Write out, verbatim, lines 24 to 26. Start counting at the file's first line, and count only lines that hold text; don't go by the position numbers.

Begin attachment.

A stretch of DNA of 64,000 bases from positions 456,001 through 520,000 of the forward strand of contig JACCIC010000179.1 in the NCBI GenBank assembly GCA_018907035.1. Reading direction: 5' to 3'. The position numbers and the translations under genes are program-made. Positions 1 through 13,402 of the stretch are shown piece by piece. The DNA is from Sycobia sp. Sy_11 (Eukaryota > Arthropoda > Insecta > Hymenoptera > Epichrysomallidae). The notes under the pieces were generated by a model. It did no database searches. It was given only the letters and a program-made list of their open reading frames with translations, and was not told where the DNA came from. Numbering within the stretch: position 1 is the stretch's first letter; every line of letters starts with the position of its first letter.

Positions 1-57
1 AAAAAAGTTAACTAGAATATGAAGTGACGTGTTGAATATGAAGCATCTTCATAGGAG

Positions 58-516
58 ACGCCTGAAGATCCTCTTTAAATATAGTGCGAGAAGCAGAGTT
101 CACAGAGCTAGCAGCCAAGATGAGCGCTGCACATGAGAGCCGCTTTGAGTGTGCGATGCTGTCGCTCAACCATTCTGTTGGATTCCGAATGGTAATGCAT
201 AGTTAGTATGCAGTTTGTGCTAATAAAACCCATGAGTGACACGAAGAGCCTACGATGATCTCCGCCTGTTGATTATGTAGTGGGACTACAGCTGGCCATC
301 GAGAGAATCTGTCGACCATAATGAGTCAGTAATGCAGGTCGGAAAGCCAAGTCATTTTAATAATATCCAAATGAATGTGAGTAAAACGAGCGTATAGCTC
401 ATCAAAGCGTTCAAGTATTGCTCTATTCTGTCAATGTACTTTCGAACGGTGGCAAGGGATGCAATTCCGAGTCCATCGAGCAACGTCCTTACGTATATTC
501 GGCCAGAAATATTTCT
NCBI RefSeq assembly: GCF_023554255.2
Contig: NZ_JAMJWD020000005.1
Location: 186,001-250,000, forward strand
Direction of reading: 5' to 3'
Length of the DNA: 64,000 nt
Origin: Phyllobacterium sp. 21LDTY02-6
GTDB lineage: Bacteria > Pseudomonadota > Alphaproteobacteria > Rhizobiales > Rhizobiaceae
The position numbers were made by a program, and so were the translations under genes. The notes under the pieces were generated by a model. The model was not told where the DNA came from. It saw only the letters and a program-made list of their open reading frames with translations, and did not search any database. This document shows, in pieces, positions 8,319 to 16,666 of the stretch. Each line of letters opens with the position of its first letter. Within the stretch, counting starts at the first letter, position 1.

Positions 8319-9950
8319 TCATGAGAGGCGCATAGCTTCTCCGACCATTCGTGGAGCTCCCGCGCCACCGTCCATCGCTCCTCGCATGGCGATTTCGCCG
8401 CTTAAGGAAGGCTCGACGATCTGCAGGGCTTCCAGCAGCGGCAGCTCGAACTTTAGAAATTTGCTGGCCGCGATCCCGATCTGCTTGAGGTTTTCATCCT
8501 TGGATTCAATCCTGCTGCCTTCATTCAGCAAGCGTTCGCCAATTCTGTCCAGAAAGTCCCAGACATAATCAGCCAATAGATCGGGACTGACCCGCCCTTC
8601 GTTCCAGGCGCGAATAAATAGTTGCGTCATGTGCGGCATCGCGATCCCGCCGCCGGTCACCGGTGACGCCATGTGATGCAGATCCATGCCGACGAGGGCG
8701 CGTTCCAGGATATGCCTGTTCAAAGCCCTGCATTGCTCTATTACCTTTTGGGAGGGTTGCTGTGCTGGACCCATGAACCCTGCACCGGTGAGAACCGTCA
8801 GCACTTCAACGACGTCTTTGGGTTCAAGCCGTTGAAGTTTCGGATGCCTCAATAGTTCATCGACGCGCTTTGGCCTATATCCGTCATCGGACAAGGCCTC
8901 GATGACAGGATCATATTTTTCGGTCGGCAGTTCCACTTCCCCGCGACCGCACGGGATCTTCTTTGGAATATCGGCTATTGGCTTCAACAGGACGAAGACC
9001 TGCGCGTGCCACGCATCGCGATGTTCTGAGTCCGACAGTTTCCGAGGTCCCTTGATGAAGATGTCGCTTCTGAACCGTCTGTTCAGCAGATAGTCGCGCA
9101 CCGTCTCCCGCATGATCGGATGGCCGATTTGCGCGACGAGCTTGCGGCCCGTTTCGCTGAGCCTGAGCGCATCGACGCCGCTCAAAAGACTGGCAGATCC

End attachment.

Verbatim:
8701 CGTTCCAGGATATGCCTGTTCAAAGCCCTGCATTGCTCTATTACCTTTTGGGAGGGTTGCTGTGCTGGACCCATGAACCCTGCACCGGTGAGAACCGTCA
8801 GCACTTCAACGACGTCTTTGGGTTCAAGCCGTTGAAGTTTCGGATGCCTCAATAGTTCATCGACGCGCTTTGGCCTATATCCGTCATCGGACAAGGCCTC
8901 GATGACAGGATCATATTTTTCGGTCGGCAGTTCCACTTCCCCGCGACCGCACGGGATCTTCTTTGGAATATCGGCTATTGGCTTCAACAGGACGAAGACC